Taking things a step more adventurous, I packed enough nama ramen for 4 days, and enough instant noodles for 3. Nama, meaning raw, means that I would need to actually boil the noodles, strain them, then add them to the soup. It's not a difficult process, as anyone who has ever made spaghetti could tell you, but when backpacking it can be a bit of a challenge. Instant noodles are simple, just boil some water, add the noodles and soup, and let sit for a few minutes.
Made with some of the best water in Japan, straight from the mountains of the Tateyama range.
These noodles are far superior to the dry kind.
Now the bad part. The weather. There were clouds and rain on all the peaks, with visibility of only a dozen or so meters at times, and typhoon level winds. So I decided to head down into the valleys, and eventually ended my trip after 4 days instead of 8.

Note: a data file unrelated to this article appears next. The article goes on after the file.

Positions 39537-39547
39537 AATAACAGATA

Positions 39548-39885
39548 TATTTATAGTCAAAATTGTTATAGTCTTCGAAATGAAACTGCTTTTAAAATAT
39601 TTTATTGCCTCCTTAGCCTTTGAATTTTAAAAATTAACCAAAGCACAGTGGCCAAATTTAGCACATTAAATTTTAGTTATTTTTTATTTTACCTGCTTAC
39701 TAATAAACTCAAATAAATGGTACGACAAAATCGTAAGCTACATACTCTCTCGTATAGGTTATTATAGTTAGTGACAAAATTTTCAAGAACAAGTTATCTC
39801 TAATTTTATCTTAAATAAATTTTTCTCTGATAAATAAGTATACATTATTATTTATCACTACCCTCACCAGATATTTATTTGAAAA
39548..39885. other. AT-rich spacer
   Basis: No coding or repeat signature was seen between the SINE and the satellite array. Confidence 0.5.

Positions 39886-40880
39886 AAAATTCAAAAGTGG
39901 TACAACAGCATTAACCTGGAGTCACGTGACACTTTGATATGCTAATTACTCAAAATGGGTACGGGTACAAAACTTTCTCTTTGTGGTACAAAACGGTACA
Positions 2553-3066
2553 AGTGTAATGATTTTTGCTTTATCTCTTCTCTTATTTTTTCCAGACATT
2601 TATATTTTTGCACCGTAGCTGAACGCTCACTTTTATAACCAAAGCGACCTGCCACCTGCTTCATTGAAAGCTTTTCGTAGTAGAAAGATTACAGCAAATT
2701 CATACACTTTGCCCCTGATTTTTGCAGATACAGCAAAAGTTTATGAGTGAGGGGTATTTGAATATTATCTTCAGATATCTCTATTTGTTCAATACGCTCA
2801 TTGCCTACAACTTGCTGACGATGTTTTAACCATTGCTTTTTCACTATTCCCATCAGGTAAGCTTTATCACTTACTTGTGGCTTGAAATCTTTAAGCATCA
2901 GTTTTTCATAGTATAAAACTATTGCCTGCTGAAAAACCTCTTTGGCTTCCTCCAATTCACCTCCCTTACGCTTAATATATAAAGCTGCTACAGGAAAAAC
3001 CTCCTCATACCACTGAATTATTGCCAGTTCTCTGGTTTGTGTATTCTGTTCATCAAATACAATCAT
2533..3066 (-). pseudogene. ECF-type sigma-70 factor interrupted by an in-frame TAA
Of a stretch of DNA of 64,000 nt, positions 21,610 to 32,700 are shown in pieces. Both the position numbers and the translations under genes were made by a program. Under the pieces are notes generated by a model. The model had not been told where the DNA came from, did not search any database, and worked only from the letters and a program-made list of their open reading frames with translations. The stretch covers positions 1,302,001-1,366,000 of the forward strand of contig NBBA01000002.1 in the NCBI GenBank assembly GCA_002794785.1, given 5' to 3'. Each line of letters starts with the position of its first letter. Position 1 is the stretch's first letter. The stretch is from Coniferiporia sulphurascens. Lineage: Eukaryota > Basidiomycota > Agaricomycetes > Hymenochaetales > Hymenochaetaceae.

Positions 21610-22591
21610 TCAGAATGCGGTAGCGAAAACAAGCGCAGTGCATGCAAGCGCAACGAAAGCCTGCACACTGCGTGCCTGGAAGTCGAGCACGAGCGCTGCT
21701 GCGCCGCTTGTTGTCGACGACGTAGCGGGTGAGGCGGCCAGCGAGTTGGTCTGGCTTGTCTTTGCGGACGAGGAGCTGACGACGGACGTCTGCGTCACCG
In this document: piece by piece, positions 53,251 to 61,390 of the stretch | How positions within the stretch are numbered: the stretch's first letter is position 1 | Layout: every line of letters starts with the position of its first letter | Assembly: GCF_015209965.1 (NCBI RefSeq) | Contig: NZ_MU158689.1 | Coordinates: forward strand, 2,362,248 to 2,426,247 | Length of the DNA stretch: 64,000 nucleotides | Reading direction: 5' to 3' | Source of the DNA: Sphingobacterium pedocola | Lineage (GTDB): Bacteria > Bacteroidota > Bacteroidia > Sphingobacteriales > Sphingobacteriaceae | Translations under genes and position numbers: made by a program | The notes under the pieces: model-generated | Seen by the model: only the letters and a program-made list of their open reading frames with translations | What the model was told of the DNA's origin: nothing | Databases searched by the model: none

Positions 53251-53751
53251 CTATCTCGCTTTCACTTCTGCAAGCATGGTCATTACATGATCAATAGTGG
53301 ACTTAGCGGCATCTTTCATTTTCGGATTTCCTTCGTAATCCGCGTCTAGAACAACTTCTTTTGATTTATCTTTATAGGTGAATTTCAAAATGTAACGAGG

I learned a few things about ramen. If you're camping, go ahead and do the nama thing. But if you are packing it, carrying everything on your back, stick to lightweight, easy to make instant stuff. I bought all my ramen from the basement of Tokyo station, where there is a gift shop selling about 100 types of nama and instant ramen from around Japan.
Oh, and if you are calling me out, saying that all it takes is a little wind and rain to send me crying home, I made a video of conditions on the peaks. Warning, I drop the f-bomb: